Blood, sweat, and guts. These are three of the core elements required of artists who set out to make music that’s steadfast, honest, and true. And if you’re going to make the kind of music that’s embedded in the finest, deepest-rooted Southern rock traditions, then you better be ready, willing, and able to deliver the goods straight up, no chaser.
Christopher Shayne knows this stratagem inside and out, having long traveled the crossroads where rogues, renegades, and thieves are tossed aside and only the best hard-livin’ and hard-rockin’ sound practitioners get to move forward. Fact is, the Phoenix-born, whiskey-tinged vocalist/guitarist is more than up to the task. “I want to deliver something that people out in the world have both heard and not heard before, in a way that everybody can grasp onto,” Shayne explains. “That’s my personal goal. As an artist, I want to take those ideas and really remind people what guitar harmonies and passionate vocals sound like in a real rock setting. I want to develop something musically that feels like home but is still kind of fresh.”
Shayne and his rock-solid band have handily met that aural challenge head-on with a ball-busting new EP, Ten High, which is set to be released via Carry On Music on January 22, 2021. Ten High builds mightily on the gritty sonic template set forth on Shayne’s 2015 independent release — the kick ass first, ask question later barnburner known as Turning Stones — as well as its 2019 digital follow up EP, the relentlessly raucous Broken / Scarred. Gnarly, gutbucket tunes like the frenzied snarl of “Give a Damn,” the furious flow of “The River Revival,” and the unbowed stance of “Broken / Scarred” have all served as storm-brewing sonic harbingers of things to come.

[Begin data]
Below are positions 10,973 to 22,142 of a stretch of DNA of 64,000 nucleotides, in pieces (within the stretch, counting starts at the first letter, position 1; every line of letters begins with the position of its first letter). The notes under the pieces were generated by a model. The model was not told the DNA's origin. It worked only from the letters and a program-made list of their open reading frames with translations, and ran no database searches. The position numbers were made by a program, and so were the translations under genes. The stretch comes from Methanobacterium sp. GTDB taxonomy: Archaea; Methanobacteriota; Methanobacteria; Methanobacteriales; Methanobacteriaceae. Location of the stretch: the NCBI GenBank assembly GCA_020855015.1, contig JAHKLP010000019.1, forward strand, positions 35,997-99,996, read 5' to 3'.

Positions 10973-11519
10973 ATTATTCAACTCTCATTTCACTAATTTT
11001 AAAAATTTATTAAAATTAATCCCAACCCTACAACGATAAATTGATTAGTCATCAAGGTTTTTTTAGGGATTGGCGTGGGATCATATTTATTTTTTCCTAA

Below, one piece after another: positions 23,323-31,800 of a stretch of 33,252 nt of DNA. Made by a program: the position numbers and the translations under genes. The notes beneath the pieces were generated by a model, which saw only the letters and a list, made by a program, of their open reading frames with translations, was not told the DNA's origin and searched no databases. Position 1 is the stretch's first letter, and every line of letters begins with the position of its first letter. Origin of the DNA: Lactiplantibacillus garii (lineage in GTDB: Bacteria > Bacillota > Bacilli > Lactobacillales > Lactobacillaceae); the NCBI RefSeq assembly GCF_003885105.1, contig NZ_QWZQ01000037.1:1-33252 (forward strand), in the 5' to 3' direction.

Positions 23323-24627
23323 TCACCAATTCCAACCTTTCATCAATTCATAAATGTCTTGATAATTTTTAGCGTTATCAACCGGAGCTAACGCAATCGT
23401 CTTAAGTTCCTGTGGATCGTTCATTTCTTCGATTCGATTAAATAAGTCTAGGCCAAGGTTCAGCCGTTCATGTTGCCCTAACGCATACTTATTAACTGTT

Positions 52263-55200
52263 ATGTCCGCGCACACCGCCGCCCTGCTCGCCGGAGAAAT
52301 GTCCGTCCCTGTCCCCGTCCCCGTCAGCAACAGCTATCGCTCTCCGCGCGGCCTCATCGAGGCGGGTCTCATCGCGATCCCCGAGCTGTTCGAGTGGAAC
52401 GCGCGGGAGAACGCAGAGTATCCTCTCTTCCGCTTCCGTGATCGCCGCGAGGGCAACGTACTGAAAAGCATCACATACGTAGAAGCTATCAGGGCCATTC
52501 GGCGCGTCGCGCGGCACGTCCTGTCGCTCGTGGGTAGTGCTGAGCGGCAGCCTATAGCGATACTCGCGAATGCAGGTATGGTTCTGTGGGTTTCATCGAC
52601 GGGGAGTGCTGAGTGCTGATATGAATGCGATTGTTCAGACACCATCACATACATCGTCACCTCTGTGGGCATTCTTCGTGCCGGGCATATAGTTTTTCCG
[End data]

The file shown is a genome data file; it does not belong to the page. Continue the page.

As the holy grit and hellfire groove of Ten High amply proves, Shayne and his band of road-dog brethren are more than the sum of what would happen if ZZ Top and Lynyrd Skynyrd dove head first into a Cuisinart together without missing a beat. “For the newer stuff, we wanted that old-school, AC/DC, Highway to Hell kind of sound, so we stripped away some of the production layers to see what that would sound like,” Shayne reports. “And what came out was music that’s as raw and as human as possible. Making sure we had an extra tinge of soul in there too made it much more interesting in the rock setting we wanted this music to have.”
He also adds ““Ten High” is rock in its most raw form. You can even hear the amps buzzing in the beginning of the song. There was no over thinking it beyond getting all the guys in the room together and hitting record. A lot of music these days isn’t made like that anymore. We’re lucky to have Carry On Music in our corner allowing us to be us and supporting modern southern rock the way it was meant to be done!“